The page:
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Cyrus Adler, Ph.D.

President of the American Jewish Historical Society; Former President of the Board of Directors of the Jewish Theological Seminary of America; Assistant Secretary of the Smithsonian Institution, Washington, D. C.

Contributions:
TRADE-UNIONISM – In Diamond and Cigar Trades. —In England: Excepting in Holland, the creation of a Jewish proletariat has everywhere followed immigration from the east-European centers, where the massing of population gradually led to the...
TRAUBEL, HORACE – American editor; born at Camden, N. J., Dec. 19, 1858; educated in the public schools of his native town. In 1892 he was appointed, jointly with Richard Maurice Buckle and Thomas B. Harned, literary executor of Walt Whitman; he...
TREBINO (TREMINO) DE SOBREMONTE, TOMAS – Martyr; burned at the stake at Mexico, or Lima, April 11, 1649. He had previously been reconciled by the Inquisition; but in 1642, during the trial of Gabriel de Granada, information was brought against him and his wife, Maria...
TRUMBULL, HENRY CLAY – American Christian Orientalist; born at Stonington, Conn., June 8, 1830; died at Philadelphia Dec. 8, 1903. He was educated at Williston Seminary, Mass., and took up Sunday-school work, becoming in 1858 state missionary of the...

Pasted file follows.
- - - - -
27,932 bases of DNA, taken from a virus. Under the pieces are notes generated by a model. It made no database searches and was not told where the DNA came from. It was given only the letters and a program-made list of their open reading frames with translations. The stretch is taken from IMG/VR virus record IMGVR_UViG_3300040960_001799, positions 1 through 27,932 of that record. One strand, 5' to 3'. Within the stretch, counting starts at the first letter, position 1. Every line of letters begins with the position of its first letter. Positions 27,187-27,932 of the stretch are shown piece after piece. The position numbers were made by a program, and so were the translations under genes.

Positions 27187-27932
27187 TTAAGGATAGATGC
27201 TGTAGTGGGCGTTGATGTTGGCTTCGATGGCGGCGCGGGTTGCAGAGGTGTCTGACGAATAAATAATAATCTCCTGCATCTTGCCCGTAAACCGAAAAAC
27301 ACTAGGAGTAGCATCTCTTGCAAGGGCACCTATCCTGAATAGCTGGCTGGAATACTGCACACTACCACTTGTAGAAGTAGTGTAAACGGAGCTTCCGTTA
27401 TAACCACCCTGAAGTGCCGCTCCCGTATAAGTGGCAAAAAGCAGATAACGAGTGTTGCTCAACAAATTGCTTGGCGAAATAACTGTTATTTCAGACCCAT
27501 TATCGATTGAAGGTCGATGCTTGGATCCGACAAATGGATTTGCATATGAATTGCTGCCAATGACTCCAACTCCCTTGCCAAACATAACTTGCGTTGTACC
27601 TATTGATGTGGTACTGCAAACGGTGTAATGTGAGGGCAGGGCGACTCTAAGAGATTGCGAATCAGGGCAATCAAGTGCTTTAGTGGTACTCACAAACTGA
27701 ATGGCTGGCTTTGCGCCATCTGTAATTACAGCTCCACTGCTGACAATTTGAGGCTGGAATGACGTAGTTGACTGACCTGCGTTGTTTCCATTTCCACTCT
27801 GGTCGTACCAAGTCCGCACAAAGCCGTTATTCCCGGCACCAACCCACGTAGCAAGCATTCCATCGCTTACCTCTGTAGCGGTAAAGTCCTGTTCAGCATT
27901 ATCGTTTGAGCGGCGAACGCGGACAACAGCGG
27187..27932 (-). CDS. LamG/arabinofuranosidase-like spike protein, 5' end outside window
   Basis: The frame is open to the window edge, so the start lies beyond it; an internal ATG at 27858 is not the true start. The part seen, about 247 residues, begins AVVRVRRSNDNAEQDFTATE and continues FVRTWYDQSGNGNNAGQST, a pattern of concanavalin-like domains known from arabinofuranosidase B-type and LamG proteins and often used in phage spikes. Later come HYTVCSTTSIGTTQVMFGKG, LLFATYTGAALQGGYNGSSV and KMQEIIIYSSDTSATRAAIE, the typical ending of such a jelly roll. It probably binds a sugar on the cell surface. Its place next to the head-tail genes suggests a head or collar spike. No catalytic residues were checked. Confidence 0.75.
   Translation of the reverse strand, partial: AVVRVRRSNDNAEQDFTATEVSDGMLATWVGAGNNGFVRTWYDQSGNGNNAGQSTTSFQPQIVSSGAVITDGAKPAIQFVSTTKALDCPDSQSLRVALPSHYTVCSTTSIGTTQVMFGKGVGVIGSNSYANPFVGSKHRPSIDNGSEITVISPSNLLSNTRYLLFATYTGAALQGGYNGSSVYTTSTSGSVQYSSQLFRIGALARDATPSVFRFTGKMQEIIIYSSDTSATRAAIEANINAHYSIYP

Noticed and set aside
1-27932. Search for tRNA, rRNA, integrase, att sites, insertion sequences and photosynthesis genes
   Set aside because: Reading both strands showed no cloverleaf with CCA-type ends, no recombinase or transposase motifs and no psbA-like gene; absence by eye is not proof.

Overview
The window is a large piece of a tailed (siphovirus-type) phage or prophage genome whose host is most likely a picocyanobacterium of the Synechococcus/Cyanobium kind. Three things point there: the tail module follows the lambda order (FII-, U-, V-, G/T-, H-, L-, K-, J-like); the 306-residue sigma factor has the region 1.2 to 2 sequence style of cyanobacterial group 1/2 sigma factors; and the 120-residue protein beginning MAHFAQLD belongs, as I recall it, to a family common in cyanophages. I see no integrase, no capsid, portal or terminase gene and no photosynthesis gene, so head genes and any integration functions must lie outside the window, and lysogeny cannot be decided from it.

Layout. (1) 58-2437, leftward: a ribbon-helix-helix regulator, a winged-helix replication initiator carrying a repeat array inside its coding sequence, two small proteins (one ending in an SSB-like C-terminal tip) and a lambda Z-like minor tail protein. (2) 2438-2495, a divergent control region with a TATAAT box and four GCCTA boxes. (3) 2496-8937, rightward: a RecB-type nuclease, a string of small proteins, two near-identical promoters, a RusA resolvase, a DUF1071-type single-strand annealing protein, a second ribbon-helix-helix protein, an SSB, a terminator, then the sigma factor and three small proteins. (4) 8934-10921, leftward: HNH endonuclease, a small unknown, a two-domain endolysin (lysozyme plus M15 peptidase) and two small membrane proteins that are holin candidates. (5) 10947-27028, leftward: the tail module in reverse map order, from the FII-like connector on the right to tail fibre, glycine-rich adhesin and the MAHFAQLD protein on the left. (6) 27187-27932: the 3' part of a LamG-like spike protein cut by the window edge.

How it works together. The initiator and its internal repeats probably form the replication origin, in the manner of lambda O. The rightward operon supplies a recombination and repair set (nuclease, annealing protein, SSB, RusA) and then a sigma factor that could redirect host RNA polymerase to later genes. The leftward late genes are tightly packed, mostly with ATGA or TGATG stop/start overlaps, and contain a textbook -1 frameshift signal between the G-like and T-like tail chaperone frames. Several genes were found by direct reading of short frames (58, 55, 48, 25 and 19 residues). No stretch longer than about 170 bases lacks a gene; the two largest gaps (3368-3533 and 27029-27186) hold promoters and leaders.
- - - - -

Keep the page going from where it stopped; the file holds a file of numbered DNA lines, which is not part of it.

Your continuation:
TRUMPET – In Shab. 36a (comp. Suk. 34a) it is noted that since the destruction of the Temple the names for the shofar and the trumpet had been confused. The same complaint may be made against the Septuagint, which generally renders the...
U-BA LE-ẒIYYON – Opening words of the closing prayer of the daily morning service, before which one should not leave the synagogue (Shulḥan 'Aruk, Oraḥ Ḥayyim, 132). The prayer consists of a series of texts, in which are included the Ḳedushshah...
ULMANN, ALBERT – American banker and author; born in New York city July 2, 1861; educated in the public schools and at the College of the City of New York. In 1900 he became a member of the New York Stock Exchange firm of J. H. Sulzbacher. He is...
UNITED STATES – A federal republic of North America. The history and condition of the Jews in this territory—apart from Russia and Austria the largest concourse of Israelites under one government in the world—is treated, for convenience, under...
URANIA – Daughter of Abraham the Precentor, of Worms, who herself acted as precentor in the women's synagogue in that city before 1275. See Sagerin.A. F. L. C.
UTAH – One of the Western States of the United States of America; admitted into the Union in 1896. Jews first settled in Utah about 1860, among the earliest comers being Isidor Morris, Nicholas S. Ransohoff, Samuel Kahn, Fred Auerbach,...
VEIL – A cover for the face; a disguise. From the earliest times it has been a sign of chastity and decency in married women to cover their faces with veils in the presence of strangers. This custom is still in vogue in the Orient. The...
VIRGINIA – One of the Middle Atlantic states and one of the thirteen original states of the United States of America; seceded from the Union April 17, 1861; readmitted 1870. As early as 1624 the names of Elias Lagardo, Joseph Moise, and...